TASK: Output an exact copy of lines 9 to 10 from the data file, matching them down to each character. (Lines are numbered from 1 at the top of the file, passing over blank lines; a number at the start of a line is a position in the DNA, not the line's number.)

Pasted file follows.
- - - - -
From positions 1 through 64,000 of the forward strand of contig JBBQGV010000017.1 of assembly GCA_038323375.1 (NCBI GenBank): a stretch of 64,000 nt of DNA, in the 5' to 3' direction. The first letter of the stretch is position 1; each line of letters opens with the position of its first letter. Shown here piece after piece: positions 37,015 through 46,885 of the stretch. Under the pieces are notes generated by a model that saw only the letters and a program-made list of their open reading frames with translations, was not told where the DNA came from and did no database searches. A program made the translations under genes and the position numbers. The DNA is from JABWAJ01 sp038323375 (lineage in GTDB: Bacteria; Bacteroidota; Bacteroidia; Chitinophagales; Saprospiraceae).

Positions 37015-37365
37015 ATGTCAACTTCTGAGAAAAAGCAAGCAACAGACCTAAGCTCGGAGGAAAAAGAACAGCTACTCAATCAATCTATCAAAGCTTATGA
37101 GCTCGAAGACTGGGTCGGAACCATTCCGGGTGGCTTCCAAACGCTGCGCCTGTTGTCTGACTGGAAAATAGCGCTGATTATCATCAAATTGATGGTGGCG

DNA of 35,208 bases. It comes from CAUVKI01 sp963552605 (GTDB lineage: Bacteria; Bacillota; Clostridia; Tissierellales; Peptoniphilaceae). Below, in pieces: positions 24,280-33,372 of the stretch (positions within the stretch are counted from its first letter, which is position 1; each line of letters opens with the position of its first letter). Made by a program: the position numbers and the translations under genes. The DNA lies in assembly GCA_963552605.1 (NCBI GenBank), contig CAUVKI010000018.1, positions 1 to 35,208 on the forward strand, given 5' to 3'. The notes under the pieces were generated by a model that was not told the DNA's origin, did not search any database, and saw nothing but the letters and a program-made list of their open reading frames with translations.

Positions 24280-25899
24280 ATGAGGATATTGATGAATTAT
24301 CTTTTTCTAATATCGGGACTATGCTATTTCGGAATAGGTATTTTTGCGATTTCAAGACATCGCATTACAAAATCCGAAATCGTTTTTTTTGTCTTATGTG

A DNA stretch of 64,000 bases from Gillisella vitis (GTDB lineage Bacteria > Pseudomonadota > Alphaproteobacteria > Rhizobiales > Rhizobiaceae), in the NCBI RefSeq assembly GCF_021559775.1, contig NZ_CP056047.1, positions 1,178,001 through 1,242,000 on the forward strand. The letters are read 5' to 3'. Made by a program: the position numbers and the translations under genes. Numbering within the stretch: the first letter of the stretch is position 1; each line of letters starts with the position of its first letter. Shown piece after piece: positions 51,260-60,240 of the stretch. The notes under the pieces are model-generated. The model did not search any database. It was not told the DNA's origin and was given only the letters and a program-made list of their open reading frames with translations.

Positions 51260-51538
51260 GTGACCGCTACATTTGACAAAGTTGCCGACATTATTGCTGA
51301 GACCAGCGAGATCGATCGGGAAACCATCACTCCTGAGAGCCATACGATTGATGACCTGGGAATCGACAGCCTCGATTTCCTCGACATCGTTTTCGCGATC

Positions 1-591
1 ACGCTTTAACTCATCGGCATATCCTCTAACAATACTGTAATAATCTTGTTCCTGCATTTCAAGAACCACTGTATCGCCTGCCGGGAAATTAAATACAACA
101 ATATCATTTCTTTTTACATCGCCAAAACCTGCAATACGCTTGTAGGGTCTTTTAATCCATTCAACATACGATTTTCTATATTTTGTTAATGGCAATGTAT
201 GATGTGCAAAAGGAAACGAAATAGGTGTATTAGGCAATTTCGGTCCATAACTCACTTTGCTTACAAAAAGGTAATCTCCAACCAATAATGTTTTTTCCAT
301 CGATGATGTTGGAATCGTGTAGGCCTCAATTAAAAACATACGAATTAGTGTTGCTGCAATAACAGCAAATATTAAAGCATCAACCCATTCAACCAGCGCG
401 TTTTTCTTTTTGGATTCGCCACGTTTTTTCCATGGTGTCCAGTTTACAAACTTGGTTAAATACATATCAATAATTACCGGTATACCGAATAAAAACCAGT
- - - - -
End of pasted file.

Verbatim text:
A DNA stretch of 64,000 bases from Gillisella vitis (GTDB lineage Bacteria > Pseudomonadota > Alphaproteobacteria > Rhizobiales > Rhizobiaceae), in the NCBI RefSeq assembly GCF_021559775.1, contig NZ_CP056047.1, positions 1,178,001 through 1,242,000 on the forward strand. The letters are read 5' to 3'. Made by a program: the position numbers and the translations under genes. Numbering within the stretch: the first letter of the stretch is position 1; each line of letters starts with the position of its first letter. Shown piece after piece: positions 51,260-60,240 of the stretch. The notes under the pieces are model-generated. The model did not search any database. It was not told the DNA's origin and was given only the letters and a program-made list of their open reading frames with translations.

Positions 51260-51538